Stacking is the act of playing multiple batters from the same MLB team. In the Official Mini Fantasy Game of MLB.com, you can fill six of your eight hitter spots with players from the same team. The reason stacking works is because the production for players on the same team is correlated; if one player has a good game, it's more likely his teammates will as well since they're hitting in the same conditions off the same pitchers.
There are different ways to stack your lineup. Let's look at a few ways you can group teammates to improve your chances of winning.
Picking hitters who bat near one another
One of the most popular forms of stacking involves picking hitters who are near one another in the same batting order. When you play a combination of 1-2-3-4 hitters, for example, you'll typically have exposure to both speed and power.
Also worth noting: Such a combination can result in "double points." That is, you can set yourself up to receive points from multiple players on the same play. If you have a No. 3 hitter who goes deep with the leadoff man and No. 2 hitter on base, you'll receive points for all of the RBIs from the No. 3 hitter, as well as points for the runs scored by the players who were on base.
Stacks based on splits
Another way to stack your hitters is to go for more of a value-based approach, seeking players who match up well with the pitcher and have a decent price tag. One popular split to use is simple lefty/righty. Most righty batters hit lefties the best -- while lefty batters often struggle vs. southpaws -- so it can make sense to build a stack that's based around lefty/righty splits for that game. If you can pick hitters who are near one another in the order, that's even better.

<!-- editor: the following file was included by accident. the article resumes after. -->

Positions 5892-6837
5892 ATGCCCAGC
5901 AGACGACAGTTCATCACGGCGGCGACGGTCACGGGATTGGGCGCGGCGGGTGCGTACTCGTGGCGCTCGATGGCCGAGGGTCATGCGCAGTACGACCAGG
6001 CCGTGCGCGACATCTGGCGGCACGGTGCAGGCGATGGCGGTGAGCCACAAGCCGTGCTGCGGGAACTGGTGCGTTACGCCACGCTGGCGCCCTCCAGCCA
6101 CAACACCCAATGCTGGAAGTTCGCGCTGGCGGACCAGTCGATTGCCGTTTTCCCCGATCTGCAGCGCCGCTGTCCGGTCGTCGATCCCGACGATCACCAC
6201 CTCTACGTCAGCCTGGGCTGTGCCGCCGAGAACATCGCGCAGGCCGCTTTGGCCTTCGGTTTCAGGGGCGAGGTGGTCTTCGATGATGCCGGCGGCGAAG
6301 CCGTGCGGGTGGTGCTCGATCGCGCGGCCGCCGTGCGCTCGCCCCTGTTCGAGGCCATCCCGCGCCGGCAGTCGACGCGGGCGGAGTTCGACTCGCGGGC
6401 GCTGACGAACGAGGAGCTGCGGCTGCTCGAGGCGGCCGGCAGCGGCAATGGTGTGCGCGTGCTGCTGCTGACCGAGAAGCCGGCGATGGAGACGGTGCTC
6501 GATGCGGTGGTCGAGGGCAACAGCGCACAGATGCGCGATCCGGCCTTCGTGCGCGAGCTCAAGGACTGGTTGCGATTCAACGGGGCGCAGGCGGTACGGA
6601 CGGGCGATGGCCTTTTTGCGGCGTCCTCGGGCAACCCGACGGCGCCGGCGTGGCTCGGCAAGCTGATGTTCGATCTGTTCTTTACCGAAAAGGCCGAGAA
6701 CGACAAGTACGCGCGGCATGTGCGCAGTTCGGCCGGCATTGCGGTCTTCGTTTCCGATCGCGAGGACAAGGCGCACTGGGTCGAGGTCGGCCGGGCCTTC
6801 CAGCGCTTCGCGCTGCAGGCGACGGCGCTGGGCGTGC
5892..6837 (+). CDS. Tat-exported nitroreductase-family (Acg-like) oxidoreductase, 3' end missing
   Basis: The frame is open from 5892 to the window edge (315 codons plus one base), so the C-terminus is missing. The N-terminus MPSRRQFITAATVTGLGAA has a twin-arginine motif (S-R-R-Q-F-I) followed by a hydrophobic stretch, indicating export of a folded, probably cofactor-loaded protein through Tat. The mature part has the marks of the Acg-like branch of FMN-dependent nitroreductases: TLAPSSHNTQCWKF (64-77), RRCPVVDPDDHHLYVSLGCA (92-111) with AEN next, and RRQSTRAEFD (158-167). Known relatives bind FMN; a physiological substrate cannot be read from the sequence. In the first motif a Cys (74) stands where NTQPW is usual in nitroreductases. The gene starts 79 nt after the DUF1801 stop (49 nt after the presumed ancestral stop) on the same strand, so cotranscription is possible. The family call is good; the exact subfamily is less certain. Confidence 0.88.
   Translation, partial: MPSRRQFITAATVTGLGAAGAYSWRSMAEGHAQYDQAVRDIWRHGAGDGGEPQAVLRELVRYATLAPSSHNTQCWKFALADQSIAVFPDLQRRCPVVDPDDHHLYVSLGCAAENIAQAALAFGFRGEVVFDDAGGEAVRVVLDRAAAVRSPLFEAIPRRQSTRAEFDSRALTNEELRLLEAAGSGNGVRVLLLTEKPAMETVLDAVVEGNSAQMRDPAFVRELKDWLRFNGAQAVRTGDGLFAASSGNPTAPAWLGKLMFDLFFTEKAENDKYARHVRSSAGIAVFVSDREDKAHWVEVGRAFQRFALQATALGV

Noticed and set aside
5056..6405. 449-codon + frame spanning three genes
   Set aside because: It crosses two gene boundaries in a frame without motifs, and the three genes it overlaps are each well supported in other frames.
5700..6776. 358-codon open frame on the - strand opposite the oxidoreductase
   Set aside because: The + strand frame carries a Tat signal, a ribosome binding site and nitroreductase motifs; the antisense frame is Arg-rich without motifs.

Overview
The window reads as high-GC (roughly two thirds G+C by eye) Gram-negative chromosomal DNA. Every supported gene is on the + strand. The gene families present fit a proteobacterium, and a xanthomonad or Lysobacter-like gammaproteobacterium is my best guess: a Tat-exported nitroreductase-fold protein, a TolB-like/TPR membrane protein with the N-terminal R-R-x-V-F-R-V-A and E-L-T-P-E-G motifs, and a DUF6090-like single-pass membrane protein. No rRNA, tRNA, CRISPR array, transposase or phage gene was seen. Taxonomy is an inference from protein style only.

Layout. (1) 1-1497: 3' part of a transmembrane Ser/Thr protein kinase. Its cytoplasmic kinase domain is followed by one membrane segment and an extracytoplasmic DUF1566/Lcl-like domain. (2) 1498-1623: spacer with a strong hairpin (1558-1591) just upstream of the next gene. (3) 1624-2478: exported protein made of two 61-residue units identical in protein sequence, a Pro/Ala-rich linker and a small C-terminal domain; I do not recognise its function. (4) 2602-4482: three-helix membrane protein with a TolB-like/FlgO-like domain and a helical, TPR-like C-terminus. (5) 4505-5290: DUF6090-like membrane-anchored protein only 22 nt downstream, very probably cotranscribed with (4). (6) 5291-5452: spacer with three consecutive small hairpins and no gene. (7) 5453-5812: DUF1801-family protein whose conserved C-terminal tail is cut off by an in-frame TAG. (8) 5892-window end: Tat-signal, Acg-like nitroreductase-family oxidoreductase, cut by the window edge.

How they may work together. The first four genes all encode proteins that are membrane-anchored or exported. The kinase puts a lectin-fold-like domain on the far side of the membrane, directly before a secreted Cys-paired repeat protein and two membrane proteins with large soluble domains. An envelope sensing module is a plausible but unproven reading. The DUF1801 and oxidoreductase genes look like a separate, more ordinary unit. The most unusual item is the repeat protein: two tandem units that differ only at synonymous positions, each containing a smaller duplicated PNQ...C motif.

With certain offenses, you can pick just about any group of hitters that you'd like and still have room to work within the confines of the Official Mini Fantasy Game of MLB.com salary cap. With others, such as the Tigers or Blue Jays, the individual player salaries can be prohibitive. You can't just load up on Miguel Cabrera, Victor Martinez, Torii Hunter, Austin Jackson and Ian Kinsler in the same lineup because you'll quickly run out of cap space.
If you really want to target a certain team but can't afford all of the high-priced bats, consider moving to the bottom of the order. This isn't optimal, of course, but there are multiple benefits in practice.
First, you can gain access to hitters in an offense that might be projected to perform really well on a given day. Their suboptimal lineup placement aside, lower-of-the-order bats can still benefit from the presence of big bats earlier in the order. Second, you usually can get hitters who are placed late in the order at a cheap price, meaning you can spend more on pitching. And finally, bottom-of-the-order stacks aren't overly common, meaning you can create a unique lineup that's crucial to winning large-field tournaments.